art of a patch by the house that no one claims to have planted. Wild is the boy staring out the window, anxious to kick off his shoes and run to the nearest woods for a little squirrel hunting. And the girl who can't wait to get where her parents can't see, before skipping and crawling on grass-stained knees! Wild is the county that tells the federal government "no" and the kid who interrupts adult conversation, to repeat once again how she loves us so! It's untamed folk cherishing their wooly ways. An unbroken pinto frisking about beneath unspoiled skies. And that Old West spirit that will never, ever die.


"Well he cursed all the roads and the oil men

and he cursed the automobile,

saying, 'This is no place for an hombre like I am,

this new world of asphalt and steel.'

Then he'd look off someplace into the distance

at something only he could see.

He'd say, 'All that's left now of the old days

is those damned old coyotes and me."

—Bob McDill


The story of the West is in many ways a history of dramatic and telling confrontations—between train guards and train robbers, farmers and predators, settlers and free-rangers, Indians and cavalrymen, sheep herders and cattlemen. There continue to be battles between developers and locals, ranchers and conservationists, the relaxed if impoverished rural life and the almighty tourist dollar. Sometimes these contemporary conflicts flare up in incidents of violence, not unlike in those "thrilling days of yesteryear." But from the very beginning every battle has been inspired or exacerbated by the greatest contest of all: between the technologies of "progress" and the West as it once was.

We can easily picture images associated with this war, as if they were sun-yellowed posters tacked on the clapboard walls of our minds: An Arapaho brave, tearing up recently laid railroad tracks. Generals Crook and Miles outmaneuvering Apache hostiles by using a signaling device called a heliograph. The Sioux warrior with an appropriated Winchester, unleashing a barrage of .44 rimfire rounds at a trooper trying to pry a stuck cartridge case out of the chamber of his trapdoor Springfield. Outlaws cutting the telegraph wires leading out of town before initiating a raid. The machine guns of the 13th Cavalry cutting down Pancho's Indian raiders as they imprudently stop to try on pillaged shoes, and the planes that couldn't fly high enough to locate the escaping Villistas in their mountainous refuge.

Villas's attack was only the latest case of Indians being outgunned by their EuroAmerican opponents. The history of the Indian wars is the story of technologically primitive peoples struggling to catch up: braves with short-range bows or smoothbore trade muskets, shot from afar with high-powered rifles or blasted by horse-drawn howitzers; warriors struggling to purchase or steal arms they never did learn how to shoot accurately or take care of properly; dark-skinned natives with guns they can't find ammunition for; the old men and women at Wounded Knee, employing a tiny handful of hidden small arms against a ring of Hotchkiss cannons spitting out a blizzard of exploding shells. The one time that the Plains tribes exhibited both a numerical and technological edge was the battle of Little Big Horn, and the ferocious response resulted from umbrage over the "savages" being "better armed with our guns than our own boys were" as much as the thirst for revenge.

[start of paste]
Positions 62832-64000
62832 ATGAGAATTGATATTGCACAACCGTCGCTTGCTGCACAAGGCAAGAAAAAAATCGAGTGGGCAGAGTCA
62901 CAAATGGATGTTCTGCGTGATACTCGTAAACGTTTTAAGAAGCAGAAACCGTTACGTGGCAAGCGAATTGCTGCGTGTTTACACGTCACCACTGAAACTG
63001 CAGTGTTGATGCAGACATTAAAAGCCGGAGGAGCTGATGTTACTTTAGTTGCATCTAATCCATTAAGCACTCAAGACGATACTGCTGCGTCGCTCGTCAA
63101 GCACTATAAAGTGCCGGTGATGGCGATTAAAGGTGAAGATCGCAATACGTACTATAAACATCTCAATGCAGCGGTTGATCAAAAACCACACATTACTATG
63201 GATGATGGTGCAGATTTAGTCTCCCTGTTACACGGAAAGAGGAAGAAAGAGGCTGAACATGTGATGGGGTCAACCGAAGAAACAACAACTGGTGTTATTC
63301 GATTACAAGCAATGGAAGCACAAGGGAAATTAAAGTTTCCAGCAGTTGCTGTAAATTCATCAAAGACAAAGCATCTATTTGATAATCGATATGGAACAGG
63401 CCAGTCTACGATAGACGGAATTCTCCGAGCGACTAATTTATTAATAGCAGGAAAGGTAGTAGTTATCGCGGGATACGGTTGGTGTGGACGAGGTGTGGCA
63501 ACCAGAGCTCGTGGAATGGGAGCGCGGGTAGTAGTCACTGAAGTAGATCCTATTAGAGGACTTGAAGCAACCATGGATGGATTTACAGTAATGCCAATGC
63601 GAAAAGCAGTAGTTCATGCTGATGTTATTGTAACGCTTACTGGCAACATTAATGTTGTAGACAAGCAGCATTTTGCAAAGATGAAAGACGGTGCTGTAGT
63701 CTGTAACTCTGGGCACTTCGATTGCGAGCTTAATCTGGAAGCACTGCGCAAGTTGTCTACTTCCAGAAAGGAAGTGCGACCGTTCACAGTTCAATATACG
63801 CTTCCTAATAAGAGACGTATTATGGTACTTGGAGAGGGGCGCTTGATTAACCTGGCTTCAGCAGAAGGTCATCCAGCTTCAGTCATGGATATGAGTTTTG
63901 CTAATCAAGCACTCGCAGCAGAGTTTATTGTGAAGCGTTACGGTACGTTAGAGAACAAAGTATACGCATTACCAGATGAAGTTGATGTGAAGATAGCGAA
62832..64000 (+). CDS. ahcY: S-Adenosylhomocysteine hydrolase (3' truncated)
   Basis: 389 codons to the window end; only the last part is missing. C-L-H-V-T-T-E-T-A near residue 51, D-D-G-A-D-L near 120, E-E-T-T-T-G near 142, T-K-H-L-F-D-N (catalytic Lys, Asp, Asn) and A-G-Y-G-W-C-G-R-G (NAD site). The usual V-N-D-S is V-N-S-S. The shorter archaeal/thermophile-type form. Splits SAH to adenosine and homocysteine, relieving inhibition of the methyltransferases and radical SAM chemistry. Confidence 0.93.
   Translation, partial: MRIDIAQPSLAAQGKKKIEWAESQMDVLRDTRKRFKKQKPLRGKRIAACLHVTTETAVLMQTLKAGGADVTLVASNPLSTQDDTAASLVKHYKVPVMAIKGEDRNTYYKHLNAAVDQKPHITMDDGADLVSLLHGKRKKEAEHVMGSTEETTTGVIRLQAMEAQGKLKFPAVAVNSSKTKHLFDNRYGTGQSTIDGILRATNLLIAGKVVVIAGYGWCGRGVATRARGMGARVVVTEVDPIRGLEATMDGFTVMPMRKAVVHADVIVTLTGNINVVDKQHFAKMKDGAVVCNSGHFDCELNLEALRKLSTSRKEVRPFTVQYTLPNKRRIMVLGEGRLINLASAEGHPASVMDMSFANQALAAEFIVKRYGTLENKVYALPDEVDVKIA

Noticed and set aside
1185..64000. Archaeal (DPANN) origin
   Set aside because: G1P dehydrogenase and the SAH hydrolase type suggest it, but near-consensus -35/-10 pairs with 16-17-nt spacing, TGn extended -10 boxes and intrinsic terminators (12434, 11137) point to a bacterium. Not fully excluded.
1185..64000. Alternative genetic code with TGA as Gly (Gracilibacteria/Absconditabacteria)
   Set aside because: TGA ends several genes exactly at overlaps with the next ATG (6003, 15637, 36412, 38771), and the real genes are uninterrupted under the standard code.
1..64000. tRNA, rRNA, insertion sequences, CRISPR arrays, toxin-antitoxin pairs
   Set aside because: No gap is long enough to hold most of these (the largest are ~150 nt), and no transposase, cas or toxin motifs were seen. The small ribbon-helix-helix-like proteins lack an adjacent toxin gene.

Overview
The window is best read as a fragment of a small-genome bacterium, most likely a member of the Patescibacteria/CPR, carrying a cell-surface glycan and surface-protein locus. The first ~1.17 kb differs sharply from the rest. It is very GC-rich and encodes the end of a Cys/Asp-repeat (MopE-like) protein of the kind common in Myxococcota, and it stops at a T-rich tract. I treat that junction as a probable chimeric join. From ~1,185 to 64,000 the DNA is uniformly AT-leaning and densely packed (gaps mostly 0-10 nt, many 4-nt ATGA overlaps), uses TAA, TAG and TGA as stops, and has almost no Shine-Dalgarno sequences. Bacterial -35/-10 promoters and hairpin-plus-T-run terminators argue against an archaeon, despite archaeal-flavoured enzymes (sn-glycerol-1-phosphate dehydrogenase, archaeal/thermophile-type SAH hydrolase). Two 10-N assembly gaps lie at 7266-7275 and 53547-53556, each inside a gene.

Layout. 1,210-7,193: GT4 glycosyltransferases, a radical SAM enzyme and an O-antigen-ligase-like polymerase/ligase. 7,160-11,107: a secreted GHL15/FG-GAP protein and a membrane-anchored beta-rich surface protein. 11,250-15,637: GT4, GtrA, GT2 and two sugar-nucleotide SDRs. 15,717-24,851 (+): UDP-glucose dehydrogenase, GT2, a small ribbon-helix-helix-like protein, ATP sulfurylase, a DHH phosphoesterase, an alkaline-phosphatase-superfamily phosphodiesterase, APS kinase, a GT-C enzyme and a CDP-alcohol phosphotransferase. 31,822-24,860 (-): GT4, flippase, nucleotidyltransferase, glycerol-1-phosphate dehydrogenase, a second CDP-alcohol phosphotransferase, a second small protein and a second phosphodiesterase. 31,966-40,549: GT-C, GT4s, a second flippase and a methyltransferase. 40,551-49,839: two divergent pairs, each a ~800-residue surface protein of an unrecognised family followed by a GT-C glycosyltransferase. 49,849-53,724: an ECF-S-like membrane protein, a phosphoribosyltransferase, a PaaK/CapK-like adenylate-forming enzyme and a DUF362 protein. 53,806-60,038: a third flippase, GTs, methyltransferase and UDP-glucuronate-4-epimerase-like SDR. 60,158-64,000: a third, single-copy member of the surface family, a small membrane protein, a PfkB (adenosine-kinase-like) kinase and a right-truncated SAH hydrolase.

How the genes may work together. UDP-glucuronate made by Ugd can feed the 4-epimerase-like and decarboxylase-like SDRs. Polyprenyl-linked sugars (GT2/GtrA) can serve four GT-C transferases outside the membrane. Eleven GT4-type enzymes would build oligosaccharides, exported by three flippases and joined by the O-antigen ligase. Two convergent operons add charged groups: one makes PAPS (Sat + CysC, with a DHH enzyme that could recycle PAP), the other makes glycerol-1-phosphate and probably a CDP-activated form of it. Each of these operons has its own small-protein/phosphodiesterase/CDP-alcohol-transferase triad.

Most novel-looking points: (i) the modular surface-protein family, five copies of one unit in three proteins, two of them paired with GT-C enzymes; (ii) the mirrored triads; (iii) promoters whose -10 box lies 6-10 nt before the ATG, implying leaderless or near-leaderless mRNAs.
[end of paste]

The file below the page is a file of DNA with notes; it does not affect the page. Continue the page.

The technology race was no less a determining factor when it came to what are dubiously called "civil" affairs. Both lawmen and outlaws took advantage of the latest advances in science and industry, including improved firearms, ammunition and components, communication and transportation. Another innovation—popularly known as dynamite—not only opened up the Sioux's Black Hills to hard-rock gold miners, but also opened many a robber's pilfered safe (sometimes destroying the coveted contents as well!). In turn, posses used it on more than one occasion to blow up the log "forts" of highly uncooperative fugitives, when neither sweet talkin' nor small-arms fire seemed to do the trick. The telegraph wire made it possible for officers to leapfrog any escaping outlaws, by wiring ahead to the next jurisdiction with the fugitives' description and the news that they were likely heading "that-a-way." The bandit Henry Starr was almost caught when everyday people he passed on his way used their newfangled telephones to"ring-up" the state police. Starr also holds the dubious distinction of being the first bank robber to make his getaway in a motor car. Identification systems made a huge difference, with the Pinkerton Detective Agency compiling some of the first criminal photo records in this country. It was only a short step from reward posters without even a picture to fingerprinting—and now DNA sampling and digital mappings of the human eye. Needless to say, in this war of technology outcome has been increasingly determined not by the strength of courage or cause so much as by the realities of finance—since those with the best funding will inevitably have the finest and latest technological edge.